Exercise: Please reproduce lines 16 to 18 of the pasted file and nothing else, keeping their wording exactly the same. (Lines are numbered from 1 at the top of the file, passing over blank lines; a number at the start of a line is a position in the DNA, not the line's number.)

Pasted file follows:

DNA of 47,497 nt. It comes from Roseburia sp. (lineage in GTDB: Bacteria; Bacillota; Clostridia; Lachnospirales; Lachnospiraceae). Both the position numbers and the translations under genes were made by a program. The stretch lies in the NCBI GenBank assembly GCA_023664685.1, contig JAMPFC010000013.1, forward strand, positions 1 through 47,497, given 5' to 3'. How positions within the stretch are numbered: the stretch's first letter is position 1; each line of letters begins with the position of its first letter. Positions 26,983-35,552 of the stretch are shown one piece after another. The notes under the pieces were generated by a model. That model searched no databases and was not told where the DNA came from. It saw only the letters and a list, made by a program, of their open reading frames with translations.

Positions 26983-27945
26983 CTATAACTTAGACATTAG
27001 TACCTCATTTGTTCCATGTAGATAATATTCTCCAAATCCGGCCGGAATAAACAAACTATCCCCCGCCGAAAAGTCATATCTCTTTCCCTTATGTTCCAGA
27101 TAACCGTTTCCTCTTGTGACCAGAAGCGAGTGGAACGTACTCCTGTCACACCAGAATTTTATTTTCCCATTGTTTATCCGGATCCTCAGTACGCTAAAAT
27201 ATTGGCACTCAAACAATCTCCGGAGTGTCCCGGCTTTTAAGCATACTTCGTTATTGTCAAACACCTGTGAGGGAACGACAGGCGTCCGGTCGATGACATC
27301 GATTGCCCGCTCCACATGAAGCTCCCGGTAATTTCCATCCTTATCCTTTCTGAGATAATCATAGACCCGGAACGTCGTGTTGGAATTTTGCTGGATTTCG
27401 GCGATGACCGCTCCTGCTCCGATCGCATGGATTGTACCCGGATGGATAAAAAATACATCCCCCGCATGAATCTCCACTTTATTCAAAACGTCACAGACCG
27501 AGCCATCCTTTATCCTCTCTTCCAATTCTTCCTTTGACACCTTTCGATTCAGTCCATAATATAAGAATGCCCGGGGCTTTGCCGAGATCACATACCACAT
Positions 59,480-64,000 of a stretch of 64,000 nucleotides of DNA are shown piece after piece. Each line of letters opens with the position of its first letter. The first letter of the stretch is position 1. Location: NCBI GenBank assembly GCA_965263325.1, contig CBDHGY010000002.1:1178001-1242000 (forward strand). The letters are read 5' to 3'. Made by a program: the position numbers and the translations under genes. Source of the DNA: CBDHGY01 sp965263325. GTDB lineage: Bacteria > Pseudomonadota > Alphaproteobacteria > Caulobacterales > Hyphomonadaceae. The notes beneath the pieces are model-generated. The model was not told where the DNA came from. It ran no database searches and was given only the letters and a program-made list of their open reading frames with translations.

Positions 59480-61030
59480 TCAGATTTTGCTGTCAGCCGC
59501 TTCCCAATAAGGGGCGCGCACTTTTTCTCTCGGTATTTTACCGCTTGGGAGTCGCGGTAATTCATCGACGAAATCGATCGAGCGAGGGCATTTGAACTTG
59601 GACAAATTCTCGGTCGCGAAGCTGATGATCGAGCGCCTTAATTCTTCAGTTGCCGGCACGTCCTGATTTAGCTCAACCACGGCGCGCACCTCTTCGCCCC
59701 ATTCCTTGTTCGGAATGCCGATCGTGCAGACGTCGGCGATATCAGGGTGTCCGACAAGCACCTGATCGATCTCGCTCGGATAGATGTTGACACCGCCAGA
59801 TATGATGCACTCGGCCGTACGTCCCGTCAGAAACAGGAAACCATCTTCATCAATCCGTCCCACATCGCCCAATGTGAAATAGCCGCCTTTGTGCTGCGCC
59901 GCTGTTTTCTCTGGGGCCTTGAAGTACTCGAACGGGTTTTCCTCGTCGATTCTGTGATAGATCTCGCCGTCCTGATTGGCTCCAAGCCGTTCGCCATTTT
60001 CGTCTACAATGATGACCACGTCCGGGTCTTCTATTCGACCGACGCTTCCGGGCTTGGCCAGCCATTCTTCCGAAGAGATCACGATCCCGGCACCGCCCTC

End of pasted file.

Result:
59801 TATGATGCACTCGGCCGTACGTCCCGTCAGAAACAGGAAACCATCTTCATCAATCCGTCCCACATCGCCCAATGTGAAATAGCCGCCTTTGTGCTGCGCC
59901 GCTGTTTTCTCTGGGGCCTTGAAGTACTCGAACGGGTTTTCCTCGTCGATTCTGTGATAGATCTCGCCGTCCTGATTGGCTCCAAGCCGTTCGCCATTTT
60001 CGTCTACAATGATGACCACGTCCGGGTCTTCTATTCGACCGACGCTTCCGGGCTTGGCCAGCCATTCTTCCGAAGAGATCACGATCCCGGCACCGCCCTC